Omeka uses a simple and flexible templating system, designed with non-IT specialists in mind. This means that users can focus on content and interpretation rather than programming. Omeka can handle large archives of metadata and files (over 100,000 items), making it extensible and scalable with the only limitation being your own server.

The Omeka Symposium, held in September last year at The Virtual Experiences Laboratory (VXLab) at RMIT, comprised presentations from a wide array of speaks, all of whom had either used Omeka previously, were interested in using Omeka to archive and display their digital objects, or were simply Digitial Humanities enthusiasts eager to learn about new digital archiving tools.

Some of the symposium topics included:

  • Omeka as pedagogy; in particular, for teaching Classics
  • Data handling and using Omeka
  • The East Timor Archives
  • The Australian Gay and Lesbian Archives

Stemming from the success of this symposium and the growing interest in Omeka (for both HASS and STEM researchers), Tyne and Meredith are currently planning a mid-year Digital Humanities event, which will showcase an array of recent Omeka instances, along with new developments in the digital humanities field at Melbourne University and in Victoria. Stay tuned!

Tyne presenting a short talk on Omeka at a ResCom Digital Tools speed-dating

  • "eResearch capabilities ... ensure we can continue to use the latest methods available in our field. The hope is that through the use of these technologies, we will be able to achieve some research outcomes that may otherwise not have been possible.”  
    Professor Ina Bornkessel-SchlesewskyCognitive Neuroscience, UniSA
  • "The eRSA support is very personal and solution-focused and not just a brushing off 'it's-your-fault-check-your-code' kind of support which one sometimes gets from University tech supports. I very much appreciate the help."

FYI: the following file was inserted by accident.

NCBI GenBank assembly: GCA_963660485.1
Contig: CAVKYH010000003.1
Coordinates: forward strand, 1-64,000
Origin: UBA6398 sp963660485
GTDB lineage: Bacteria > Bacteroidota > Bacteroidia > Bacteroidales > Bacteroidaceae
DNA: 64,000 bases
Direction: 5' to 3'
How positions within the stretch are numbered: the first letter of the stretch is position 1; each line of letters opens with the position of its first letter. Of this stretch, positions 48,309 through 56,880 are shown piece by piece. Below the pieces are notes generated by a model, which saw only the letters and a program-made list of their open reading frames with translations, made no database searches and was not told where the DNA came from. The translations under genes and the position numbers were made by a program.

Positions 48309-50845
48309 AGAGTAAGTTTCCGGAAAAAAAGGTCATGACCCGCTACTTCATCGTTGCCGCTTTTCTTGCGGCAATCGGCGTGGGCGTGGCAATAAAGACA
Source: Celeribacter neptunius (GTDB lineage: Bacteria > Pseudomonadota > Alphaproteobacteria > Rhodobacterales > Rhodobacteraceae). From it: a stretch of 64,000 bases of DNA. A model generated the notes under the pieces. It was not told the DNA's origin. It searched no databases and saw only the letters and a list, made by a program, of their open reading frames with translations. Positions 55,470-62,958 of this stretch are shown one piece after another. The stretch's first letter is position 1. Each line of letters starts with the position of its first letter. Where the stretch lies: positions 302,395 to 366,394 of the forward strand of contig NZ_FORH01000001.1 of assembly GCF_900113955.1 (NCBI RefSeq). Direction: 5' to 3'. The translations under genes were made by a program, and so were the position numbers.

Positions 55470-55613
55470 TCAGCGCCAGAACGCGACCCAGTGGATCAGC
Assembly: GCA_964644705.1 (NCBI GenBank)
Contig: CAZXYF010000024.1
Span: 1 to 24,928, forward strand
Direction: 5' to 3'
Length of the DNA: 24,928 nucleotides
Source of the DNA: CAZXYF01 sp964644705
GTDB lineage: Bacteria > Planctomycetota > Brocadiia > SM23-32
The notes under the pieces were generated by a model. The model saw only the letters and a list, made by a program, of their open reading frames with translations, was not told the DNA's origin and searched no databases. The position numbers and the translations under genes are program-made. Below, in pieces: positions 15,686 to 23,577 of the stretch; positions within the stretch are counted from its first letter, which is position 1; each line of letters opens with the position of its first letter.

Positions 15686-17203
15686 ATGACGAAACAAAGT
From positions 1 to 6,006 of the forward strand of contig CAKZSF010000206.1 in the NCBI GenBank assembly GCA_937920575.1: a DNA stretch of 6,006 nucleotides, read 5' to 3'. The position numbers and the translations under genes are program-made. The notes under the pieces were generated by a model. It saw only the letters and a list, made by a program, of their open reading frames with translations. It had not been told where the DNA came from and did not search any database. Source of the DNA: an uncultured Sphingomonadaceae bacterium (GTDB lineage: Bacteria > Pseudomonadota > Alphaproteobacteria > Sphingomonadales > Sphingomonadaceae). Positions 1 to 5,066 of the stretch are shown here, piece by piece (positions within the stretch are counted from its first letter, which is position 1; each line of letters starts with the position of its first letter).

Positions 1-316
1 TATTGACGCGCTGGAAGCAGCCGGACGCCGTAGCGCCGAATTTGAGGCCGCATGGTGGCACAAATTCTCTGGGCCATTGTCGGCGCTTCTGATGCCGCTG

Sven SchellenbergSchool of Science, RMIT University
  • “It would be impossible to do the type of research that we’re doing without them – it is a major factor in achieving our research outcomes.”  
    Associate Professor Con DoolanSchool of Mechanical Engineering, University of Adelaide
  • “The supercomputing facilities at eResearch SA permit analysis of a host of interesting problems in evolutionary biology. It is the only computer system in SA that can perform certain complex calculations required to infer large evolutionary trees and associated patterns of evolution.”  
    Associate Professor Michael LeeSouth Australian Museum
  • On using an eResearch program to complete 3D modelling of architectural records: “We were able to build an interactive, photo image model of the [historical South Australian property Joseph Elliot’s cottage] home – transforming simple sketches and floor plans into an interactive 3D experience... what we have now is a computerised model that allows us to experience the Elliott house beyond just words on paper”.
    Associate Professor Christine Garnaut
  • “Having access to greater computer power helps us put in place a more realistic model in terms of the number of atoms you can have in the system and that improves the predictive power of the calculations.”
    Professor Andrea GersonMinerals and Materials Science & Technology

Our partners

University of South Australia logo
Adelaide uni logo
Flinders university logo